Macquarie Island science

Anna in red jacket laying on ground beside Giant Petrel sitting on nest
Ranger reading NGP leg band for a northern giant petrel population census (Photo: Duncan Bullock)
A female scientist stands in front of several neatly arranged small soil pots

Macquarie Island is a breeding place for millions of seabirds, mostly penguins. The island is home for 25 bird species, including four penguin species. Seals are also prevalent, and haul onto the beaches for breeding. The large population of wildlife on Macquarie Island ensure that biological sciences remain an important part of the overall research program.

Other scientific programs undertaken on Macquarie Island include upper atmosphere physics, geoscience, medicine, meteorology, remediation, and climate change studies.

Due to its position as the only base between Australia and Antarctica, Macquarie Island is an important global monitoring location for scientific research, including monitoring southern hemisphere climatic data. For many years, the Australian Geological Survey Organisation (now Geoscience Australia) has maintained a magnetic observatory on Macquarie Island, which commenced regular recording of the magnetic field in April 1952. Sporadic absolute measurements were made on the site as early as 1950. Geoscience Australia also undertakes regular seismological measurements.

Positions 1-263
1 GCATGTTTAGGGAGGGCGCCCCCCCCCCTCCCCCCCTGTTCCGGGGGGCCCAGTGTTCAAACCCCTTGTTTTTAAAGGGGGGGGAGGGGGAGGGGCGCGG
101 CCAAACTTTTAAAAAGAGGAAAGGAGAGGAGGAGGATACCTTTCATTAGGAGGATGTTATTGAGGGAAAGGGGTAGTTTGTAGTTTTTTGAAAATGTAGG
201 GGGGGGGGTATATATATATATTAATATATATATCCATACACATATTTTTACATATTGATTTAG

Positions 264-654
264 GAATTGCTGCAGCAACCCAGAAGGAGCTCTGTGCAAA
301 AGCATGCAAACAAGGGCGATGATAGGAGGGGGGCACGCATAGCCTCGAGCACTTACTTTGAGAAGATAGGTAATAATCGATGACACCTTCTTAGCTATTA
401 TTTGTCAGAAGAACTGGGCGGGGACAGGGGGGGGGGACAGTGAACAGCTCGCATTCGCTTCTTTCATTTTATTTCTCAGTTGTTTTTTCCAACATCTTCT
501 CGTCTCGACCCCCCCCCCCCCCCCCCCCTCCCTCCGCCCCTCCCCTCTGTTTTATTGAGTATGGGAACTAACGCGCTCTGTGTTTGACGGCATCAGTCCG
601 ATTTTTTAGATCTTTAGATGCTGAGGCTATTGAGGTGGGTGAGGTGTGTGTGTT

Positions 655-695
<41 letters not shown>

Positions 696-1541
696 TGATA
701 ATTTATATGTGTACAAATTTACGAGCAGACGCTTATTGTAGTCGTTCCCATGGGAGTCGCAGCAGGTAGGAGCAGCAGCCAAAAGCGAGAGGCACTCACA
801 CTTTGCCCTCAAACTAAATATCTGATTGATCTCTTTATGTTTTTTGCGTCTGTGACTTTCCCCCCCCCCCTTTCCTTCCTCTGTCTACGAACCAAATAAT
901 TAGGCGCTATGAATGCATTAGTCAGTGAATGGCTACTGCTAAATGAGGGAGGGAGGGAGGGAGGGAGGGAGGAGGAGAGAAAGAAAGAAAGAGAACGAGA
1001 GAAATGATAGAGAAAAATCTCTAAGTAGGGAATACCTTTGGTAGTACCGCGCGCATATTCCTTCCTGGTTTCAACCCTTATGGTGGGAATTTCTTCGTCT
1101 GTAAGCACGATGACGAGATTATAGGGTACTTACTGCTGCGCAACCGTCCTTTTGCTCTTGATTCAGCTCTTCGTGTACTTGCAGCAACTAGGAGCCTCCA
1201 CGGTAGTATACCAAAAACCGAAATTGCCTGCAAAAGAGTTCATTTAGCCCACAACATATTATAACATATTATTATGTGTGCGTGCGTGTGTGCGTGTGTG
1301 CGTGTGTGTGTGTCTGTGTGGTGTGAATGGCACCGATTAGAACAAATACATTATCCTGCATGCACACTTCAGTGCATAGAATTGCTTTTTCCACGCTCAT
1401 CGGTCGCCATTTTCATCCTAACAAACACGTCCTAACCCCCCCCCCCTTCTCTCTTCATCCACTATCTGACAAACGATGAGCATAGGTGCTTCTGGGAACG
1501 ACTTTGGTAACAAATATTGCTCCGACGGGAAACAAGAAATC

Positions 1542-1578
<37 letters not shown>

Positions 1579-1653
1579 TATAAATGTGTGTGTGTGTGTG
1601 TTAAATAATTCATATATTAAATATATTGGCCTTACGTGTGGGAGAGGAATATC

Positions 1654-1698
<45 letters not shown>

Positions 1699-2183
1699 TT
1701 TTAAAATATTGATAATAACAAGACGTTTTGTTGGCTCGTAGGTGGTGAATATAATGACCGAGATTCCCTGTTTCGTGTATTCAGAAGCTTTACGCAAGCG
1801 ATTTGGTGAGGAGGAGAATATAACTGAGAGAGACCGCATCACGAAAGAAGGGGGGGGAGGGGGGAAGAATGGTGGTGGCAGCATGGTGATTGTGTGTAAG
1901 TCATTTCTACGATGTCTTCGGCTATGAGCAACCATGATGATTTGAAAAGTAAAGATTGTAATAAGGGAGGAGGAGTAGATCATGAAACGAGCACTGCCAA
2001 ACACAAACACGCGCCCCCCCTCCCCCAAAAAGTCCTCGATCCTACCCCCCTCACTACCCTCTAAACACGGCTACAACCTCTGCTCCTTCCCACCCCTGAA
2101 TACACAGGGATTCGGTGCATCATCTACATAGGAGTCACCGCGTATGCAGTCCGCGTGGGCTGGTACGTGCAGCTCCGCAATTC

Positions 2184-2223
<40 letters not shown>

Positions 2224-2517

Monitoring is also undertaken for the Australian Radiation Protection and Nuclear Safety Agency (ARPANSA). Macquarie Island has one of the 80 radionuclide stations installed around the world to detect radioactive debris from atmospheric explosions or vented by underground or underwater nuclear explosions. There are seven Australian radionuclide monitoring stations (Macquarie Island, Melbourne, Townsville, Cocos Islands, Darwin, and Perth). They monitor the Southern Ocean for any forms of nuclear event and toxic gases present in the atmosphere which could have been release by other nations illegally.